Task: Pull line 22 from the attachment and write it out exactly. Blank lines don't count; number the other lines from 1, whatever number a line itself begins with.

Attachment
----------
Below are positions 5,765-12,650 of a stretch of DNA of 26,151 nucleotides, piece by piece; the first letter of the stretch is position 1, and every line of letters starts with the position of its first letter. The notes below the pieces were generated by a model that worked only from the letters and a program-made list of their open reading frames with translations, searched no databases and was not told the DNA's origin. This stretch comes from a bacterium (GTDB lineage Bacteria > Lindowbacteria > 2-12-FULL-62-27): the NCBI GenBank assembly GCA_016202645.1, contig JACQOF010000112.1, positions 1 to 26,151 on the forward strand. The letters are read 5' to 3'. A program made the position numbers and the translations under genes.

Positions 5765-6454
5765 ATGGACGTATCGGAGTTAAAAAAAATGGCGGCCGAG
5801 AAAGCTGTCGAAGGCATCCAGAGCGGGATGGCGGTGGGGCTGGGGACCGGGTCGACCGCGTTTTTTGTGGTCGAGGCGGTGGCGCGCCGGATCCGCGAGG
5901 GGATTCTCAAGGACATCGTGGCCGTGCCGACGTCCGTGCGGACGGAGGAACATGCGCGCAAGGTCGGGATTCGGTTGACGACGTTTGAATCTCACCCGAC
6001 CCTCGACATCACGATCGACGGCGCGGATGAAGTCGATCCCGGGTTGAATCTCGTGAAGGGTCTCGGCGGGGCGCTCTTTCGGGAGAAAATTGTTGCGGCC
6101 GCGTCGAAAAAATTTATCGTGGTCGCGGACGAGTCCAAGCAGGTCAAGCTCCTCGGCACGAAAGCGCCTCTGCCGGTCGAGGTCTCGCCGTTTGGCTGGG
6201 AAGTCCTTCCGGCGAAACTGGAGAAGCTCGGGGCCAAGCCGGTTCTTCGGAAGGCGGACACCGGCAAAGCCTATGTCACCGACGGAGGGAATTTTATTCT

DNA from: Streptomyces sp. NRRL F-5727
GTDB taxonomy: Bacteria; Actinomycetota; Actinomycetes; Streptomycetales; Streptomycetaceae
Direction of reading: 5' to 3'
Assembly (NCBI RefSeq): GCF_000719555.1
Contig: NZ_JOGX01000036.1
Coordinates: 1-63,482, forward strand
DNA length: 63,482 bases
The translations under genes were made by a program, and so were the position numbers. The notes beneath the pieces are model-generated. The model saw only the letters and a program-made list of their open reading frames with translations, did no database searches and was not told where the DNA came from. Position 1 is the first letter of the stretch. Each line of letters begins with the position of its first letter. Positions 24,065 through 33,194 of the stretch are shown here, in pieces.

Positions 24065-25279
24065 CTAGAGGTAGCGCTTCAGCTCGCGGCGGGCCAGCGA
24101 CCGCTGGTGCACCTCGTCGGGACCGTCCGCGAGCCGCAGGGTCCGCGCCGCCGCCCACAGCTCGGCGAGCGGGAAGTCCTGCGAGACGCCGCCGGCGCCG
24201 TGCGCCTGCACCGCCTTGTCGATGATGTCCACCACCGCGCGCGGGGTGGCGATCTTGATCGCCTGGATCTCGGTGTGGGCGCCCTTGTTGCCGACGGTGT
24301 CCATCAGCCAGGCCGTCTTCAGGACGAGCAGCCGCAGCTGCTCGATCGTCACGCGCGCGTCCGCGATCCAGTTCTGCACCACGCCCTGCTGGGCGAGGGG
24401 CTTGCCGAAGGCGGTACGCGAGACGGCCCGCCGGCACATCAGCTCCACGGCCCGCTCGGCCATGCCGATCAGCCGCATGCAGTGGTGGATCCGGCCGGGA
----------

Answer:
24401 CTTGCCGAAGGCGGTACGCGAGACGGCCCGCCGGCACATCAGCTCCACGGCCCGCTCGGCCATGCCGATCAGCCGCATGCAGTGGTGGATCCGGCCGGGA